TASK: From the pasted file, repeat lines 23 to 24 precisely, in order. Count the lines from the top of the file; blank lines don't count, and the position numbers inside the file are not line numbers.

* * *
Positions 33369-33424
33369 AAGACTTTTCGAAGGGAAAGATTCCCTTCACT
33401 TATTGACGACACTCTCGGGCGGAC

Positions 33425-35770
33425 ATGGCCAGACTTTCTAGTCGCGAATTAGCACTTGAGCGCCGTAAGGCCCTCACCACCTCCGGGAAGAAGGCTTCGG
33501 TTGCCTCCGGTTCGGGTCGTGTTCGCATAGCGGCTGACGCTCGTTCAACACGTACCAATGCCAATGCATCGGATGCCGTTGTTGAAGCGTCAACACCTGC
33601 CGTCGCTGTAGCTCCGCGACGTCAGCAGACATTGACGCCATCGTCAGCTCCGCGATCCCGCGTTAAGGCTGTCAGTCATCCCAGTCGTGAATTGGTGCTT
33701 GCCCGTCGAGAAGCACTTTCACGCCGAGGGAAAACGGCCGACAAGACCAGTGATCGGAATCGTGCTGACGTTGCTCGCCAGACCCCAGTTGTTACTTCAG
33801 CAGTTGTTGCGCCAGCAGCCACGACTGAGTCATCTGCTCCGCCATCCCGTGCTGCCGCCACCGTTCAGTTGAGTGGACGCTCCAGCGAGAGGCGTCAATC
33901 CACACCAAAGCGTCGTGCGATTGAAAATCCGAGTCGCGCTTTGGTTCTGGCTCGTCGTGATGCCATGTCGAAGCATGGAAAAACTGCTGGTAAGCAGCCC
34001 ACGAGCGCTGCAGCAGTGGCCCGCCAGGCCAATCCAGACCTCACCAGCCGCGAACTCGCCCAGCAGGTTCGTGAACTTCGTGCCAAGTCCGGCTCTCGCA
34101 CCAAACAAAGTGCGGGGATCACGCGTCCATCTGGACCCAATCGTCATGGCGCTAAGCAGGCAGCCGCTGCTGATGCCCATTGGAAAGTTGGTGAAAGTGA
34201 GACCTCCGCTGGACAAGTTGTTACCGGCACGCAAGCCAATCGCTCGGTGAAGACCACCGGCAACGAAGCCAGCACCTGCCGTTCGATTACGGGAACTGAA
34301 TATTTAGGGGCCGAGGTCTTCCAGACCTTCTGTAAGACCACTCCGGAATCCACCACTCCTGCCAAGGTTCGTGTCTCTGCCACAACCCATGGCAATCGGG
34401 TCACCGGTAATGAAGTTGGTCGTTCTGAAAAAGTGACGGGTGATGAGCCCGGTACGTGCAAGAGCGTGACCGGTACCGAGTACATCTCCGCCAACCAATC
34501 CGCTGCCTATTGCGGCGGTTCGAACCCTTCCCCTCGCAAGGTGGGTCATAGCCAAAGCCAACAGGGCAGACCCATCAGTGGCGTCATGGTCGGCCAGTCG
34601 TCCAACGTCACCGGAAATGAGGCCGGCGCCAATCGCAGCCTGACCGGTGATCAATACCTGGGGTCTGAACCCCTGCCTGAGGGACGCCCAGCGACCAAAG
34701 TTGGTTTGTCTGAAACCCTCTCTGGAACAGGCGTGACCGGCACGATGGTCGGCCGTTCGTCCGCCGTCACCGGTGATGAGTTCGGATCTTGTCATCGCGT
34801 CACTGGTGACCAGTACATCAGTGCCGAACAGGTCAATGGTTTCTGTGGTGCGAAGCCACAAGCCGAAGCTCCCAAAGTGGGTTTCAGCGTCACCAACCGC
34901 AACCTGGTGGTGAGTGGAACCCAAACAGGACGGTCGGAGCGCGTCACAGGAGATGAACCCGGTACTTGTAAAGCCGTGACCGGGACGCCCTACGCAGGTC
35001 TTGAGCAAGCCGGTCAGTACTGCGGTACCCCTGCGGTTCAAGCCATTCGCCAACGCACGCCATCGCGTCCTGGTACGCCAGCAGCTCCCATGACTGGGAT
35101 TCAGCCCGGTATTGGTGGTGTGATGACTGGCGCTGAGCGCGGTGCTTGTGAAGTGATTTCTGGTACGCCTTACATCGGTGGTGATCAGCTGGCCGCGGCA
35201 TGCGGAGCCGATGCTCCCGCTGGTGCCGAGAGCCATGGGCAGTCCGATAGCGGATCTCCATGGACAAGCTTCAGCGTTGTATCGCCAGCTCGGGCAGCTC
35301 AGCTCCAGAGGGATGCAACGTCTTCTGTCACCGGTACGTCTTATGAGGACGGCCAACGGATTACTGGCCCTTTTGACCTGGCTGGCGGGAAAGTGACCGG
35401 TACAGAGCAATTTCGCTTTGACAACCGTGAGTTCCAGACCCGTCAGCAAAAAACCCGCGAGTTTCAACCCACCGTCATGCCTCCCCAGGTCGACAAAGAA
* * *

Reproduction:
35201 TGCGGAGCCGATGCTCCCGCTGGTGCCGAGAGCCATGGGCAGTCCGATAGCGGATCTCCATGGACAAGCTTCAGCGTTGTATCGCCAGCTCGGGCAGCTC
35301 AGCTCCAGAGGGATGCAACGTCTTCTGTCACCGGTACGTCTTATGAGGACGGCCAACGGATTACTGGCCCTTTTGACCTGGCTGGCGGGAAAGTGACCGG